mirrors for Guineas Cage ?

furpiggy

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I have just put a mirror into my guineas cage for comfort for my willow as we lost his litter brother only cage mate e.g our Simba a few days ago. Both my Guineas are 14 mths old. Willow seems to be liking the mirror he has been over and had a good look at himself a few times and even swung his bottom side to side but no rumble strut sound. Has anyone else used a mirror when losing one of there guineas or used one in general ?
 

Wiebke

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I have just put a mirror into my guineas cage for comfort for my willow as we lost his litter brother only cage mate e.g our Simba a few days ago. Both my Guineas are 14 mths old. Willow seems to be liking the mirror he has been over and had a good look at himself a few times and even swung his bottom side to side but no rumble strut sound. Has anyone else used a mirror when losing one of there guineas or used one in general ?
I have an old bathroom mirror protecting a bit wallpaper in my piggy roaming area.

The mirror will hold attention shortly, but not in the longer term because unlike with us humans, sight is not the strongest sense in guinea pigs; smell, hearing and touch are more important for them. That kind of multi-sensory interaction is something a mirror can't deliver and is the reason why guinea pigs tend to lose interest pretty quickly.

Something that smells of the dead companion and that they can snuggle into is often more of a consolation for them during the first days. In the longer term, only another guinea pig can replace another one; no piggy is ever too old for that!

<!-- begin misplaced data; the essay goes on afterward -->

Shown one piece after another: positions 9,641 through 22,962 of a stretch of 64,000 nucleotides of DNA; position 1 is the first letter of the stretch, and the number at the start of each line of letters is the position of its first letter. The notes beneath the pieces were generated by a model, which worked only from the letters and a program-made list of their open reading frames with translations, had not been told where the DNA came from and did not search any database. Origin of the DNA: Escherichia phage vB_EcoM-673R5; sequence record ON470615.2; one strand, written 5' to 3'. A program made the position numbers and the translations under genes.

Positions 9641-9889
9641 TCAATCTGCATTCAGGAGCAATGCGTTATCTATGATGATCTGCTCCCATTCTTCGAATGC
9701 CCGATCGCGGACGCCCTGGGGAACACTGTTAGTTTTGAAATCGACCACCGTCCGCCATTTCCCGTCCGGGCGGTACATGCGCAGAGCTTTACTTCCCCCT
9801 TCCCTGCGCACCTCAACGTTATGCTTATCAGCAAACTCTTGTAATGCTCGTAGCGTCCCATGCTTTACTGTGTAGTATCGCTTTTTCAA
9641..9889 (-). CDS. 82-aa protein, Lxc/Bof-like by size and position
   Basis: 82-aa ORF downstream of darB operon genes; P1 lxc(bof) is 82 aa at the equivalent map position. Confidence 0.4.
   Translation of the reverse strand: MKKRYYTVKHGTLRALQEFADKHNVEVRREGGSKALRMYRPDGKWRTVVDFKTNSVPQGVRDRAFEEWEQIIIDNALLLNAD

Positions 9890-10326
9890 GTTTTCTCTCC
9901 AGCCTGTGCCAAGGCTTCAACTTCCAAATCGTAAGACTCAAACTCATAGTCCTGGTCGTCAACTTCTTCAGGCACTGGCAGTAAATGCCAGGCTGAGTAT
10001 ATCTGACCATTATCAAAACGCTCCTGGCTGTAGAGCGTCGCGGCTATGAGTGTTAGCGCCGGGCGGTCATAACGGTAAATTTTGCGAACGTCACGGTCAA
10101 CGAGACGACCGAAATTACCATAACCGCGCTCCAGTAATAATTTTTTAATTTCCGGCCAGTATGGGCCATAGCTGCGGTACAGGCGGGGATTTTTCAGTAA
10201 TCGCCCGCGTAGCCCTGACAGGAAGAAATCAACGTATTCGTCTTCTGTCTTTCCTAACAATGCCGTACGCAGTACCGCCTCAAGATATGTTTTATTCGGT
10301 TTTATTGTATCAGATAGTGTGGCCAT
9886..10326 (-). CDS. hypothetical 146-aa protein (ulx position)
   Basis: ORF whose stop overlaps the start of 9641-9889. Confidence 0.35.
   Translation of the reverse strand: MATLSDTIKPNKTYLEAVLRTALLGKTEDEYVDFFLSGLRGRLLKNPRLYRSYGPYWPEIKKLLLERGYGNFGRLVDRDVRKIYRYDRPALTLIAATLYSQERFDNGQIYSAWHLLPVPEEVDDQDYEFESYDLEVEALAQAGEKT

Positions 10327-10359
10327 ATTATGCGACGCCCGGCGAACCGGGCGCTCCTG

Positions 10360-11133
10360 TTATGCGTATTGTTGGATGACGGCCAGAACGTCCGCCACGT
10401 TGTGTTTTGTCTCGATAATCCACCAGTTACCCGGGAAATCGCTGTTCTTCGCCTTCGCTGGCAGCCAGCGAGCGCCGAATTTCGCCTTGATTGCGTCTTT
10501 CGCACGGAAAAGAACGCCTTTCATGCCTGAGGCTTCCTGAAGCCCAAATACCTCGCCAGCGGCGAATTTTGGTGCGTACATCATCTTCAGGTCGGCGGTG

The oldest bereaved piggy I adopted was 7 years old and lived to celebrate her 9th birthday, simply because of the renewed zest for life from companionship. My current 8 year old lady loves to lie in the corner where her cage (in which she lives with a 3 year old 'husboar' and a half year old sow) meets two others; she's definitely a 'piggy soap' addict! :D
 

furpiggy

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I have an old bathroom mirror protecting a bit wallpaper in my piggy roaming area.

The mirror will hold attention shortly, but not in the longer term because unlike with us humans, sight is not the strongest sense in guinea pigs; smell, hearing and touch are more important for them. That kind of multi-sensory interaction is something a mirror can't deliver and is the reason why guinea pigs tend to lose interest pretty quickly.

Something that smells of the dead companion and that they can snuggle into is often more of a consolation for them during the first days. In the longer term, only another guinea pig can replace another one; no piggy is ever too old for that!

The oldest bereaved piggy I adopted was 7 years old and lived to celebrate her 9th birthday, simply because of the renewed zest for life from companionship. My current 8 year old lady loves to lie in the corner where her cage (in which she lives with a 3 year old 'husboar' and a half year old sow) meets two others; she's definitely a 'piggy soap' addict! :D